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Storytelling, mysteries, puzzles, art and magic. If this intrigues you, then you will understand why 49 Boxes at the Black Rabbit Rose in Hollywood is the Please The Palate pick of the week. 49 Boxes is running from April 14 through May 26 in Los Angeles and I had the privilege to attend a media preview for a fully magical evening. Taking up residence in Black Rabbit Rose in Hollywood, we entered the vintage-adorned bar. Large tables of eight filled the room and on each table were a number of wooden boxes of all shapes and sizes. At the front of the room is a display of artifacts, as well as a large box with 19 padlocks. We took our seats at the tables, forming groups that we would be working with to solve the mysteries.
Living on the west side of Los Angeles, I find myself regularly heading downtown and even further east to try new restaurants. But the west side is also worthy of exploration and one of those places is Margot, a rooftop restaurant located at The Platform project in Culver City. A friend invited me to dinner and selected Margot. I had not heard of it and had only been to The Platform once before. With all of the construction in the area, it had not been on my radar. But, now it is and I have already been a few times.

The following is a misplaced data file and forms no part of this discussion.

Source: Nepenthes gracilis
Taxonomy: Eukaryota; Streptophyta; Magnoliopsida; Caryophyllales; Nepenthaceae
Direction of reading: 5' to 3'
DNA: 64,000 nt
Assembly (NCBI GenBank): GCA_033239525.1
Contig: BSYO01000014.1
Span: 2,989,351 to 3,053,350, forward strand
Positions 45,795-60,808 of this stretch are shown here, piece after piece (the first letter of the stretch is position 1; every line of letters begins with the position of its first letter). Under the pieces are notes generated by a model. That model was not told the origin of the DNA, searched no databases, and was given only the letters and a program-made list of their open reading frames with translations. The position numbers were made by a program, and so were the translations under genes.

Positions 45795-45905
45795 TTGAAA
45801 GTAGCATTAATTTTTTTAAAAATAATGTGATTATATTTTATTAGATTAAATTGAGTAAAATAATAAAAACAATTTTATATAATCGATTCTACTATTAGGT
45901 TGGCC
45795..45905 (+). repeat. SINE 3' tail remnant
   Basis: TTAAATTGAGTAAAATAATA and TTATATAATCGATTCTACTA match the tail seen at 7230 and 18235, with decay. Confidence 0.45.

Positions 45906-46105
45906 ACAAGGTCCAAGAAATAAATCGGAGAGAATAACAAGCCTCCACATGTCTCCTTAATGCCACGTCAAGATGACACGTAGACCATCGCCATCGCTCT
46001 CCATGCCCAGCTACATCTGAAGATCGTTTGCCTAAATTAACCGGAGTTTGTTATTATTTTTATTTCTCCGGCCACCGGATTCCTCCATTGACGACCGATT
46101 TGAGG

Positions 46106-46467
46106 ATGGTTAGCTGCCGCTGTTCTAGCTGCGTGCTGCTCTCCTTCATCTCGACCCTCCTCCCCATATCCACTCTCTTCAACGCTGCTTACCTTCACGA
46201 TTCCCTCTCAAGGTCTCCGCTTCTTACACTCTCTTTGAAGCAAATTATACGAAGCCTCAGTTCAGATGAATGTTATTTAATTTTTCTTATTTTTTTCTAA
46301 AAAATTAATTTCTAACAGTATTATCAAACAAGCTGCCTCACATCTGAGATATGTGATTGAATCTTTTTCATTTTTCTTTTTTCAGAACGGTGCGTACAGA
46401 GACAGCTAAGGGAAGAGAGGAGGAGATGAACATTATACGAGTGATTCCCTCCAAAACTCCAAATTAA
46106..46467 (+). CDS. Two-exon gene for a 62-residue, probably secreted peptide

If you like to find the unknown winery, the small production winery or just meet new winemakers, then the Garagiste Festival is for you. Throughout the year, Garagiste Festival takes place in Paso Robles, Solvang, Los Angeles and now Sonoma. For the second time, Garagiste Festival returns to Sonoma on April 13th and I wrote about what you might and why you might want to go in my recent column in the Napa Valley Register which you can read here. Everyone knows the riddle: “How do you make a small fortune in the wine industry? Start with a large one.”
The dream to own a winery and make wine can seem like a fantasy. Land costs in Napa and Sonoma are prohibitive when a vineyard in Napa will cost anywhere from $120,000 to more than $370,000 per acre and a vineyard in Sonoma can cost $70,000 to more than $150,000 per acre.
Even if you do not own a vineyard, buying quality fruit in Napa and Sonoma can be costly. In 2016, Napa Valley Cabernet Sauvignon averaged $6,829 per ton and Sonoma Pinot Noir averaged $3,678 per ton. But, despite these costs, there are small winemakers out there who are striving to make the best wines possible, even without a venture capitalist behind them.
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